2. Current Legislative Status: The Bill has been considered by the Public Bill Committee which has reported the Bill, without amendments, to the House of Commons, following which there will be a third reading, before the Bill in the form approved by the House of Commons goes to the House of Lords where a similar process will take place. There will then be a consideration of amendments before the approval of the final version of the Bill by each House and the royal assent. Assuming there will be no parliamentary delays, it is anticipated that the Bill (with any amendments) is likely to be passed not earlier than about spring 2021. Once the Bill has received the royal assent, it will be known as the National Security and Investment Act. The provisions of the Act may come into effect immediately, after a set period or only after a commencement order by a government minister.
    3. Territorial Scope and Trigger Events Timeframe: The Bill envisages that the new regime will apply to all of the UK in relation to the relevant events occurring on or after 12 November 2020, with certain transitional provisions specified in the Bill in respect of trigger events occurring during the period beginning on 12 November 2020 and ending on the day immediately preceding the date of commencement of the Act.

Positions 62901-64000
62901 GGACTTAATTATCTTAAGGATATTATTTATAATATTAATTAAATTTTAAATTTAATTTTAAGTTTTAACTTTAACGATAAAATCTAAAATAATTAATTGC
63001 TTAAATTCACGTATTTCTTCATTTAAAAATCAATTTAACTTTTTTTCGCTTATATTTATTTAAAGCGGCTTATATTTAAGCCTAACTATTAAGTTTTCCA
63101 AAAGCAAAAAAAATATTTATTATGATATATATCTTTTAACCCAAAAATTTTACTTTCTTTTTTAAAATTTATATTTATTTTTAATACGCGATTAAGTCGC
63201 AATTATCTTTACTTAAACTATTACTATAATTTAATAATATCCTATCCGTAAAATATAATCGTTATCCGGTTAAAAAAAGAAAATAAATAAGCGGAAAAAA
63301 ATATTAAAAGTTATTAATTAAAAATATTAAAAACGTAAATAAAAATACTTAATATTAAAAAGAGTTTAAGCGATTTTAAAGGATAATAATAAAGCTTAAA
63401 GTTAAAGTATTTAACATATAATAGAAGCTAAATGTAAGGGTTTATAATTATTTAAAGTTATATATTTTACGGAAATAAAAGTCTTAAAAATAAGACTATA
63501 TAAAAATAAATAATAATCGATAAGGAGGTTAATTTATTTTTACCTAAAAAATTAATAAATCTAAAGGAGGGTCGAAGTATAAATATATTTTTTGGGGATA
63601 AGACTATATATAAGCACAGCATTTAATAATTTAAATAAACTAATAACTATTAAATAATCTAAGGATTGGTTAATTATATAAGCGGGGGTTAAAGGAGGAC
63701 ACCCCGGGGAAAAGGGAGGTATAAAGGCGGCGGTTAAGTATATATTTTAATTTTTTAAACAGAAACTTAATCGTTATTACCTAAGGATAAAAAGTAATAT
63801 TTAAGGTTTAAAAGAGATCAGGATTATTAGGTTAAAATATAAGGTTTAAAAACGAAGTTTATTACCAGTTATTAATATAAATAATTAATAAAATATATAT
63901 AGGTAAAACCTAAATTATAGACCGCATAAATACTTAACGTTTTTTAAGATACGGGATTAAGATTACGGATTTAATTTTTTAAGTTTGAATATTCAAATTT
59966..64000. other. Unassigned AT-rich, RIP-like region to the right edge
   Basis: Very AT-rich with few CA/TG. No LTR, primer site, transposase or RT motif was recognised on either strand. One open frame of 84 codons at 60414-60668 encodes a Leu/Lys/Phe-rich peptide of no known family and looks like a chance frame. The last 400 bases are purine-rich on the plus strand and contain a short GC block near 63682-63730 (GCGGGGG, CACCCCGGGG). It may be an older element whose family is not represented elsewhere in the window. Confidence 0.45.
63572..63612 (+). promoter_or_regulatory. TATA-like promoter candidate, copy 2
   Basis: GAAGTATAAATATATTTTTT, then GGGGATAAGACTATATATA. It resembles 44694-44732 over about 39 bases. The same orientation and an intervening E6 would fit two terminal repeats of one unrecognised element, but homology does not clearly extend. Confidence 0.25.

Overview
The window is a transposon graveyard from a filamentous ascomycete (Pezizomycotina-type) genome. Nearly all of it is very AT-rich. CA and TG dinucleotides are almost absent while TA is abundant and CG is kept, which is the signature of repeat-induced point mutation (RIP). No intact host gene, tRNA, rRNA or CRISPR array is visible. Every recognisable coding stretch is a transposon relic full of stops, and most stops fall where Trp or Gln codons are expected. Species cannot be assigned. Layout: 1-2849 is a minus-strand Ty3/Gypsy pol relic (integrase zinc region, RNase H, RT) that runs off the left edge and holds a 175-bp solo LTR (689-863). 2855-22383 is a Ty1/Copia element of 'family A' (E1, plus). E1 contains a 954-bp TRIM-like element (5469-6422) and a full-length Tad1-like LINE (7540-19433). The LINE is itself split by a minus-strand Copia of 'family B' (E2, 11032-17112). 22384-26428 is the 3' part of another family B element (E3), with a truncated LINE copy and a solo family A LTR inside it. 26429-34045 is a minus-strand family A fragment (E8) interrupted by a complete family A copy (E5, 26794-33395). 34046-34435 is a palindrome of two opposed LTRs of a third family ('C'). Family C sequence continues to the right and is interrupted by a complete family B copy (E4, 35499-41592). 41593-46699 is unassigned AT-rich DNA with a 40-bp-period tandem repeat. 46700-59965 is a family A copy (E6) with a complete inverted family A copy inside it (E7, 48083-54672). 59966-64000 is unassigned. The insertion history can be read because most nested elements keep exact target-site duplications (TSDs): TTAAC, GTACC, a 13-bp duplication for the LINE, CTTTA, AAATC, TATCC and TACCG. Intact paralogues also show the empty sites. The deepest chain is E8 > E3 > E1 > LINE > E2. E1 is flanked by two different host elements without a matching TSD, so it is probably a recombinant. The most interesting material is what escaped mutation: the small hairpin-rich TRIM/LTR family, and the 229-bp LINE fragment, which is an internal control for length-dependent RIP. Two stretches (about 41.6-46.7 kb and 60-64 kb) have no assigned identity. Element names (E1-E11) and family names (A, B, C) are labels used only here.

II. Overview of the National Security and Investment Bill 2019-2021

  1. Key Definitions
    1. “Qualifying Entity”: any entity carrying on activities in the UK or supplying goods or services to persons in the UK.
    2. “Qualifying Asset”: (1) land, (2) tangible moveable property, or (3) ideas, information or techniques which have industrial, commercial or other economic value. This includes (i) trade secrets, (ii) databases, (iii) source code, (iv) algorithms, (v) formulae, (vi) designs, (vii) plans, drawings and specifications, and (viii) software. An asset must be used in connection with activities carried on in the UK, or the supply of goods or services to persons in the UK.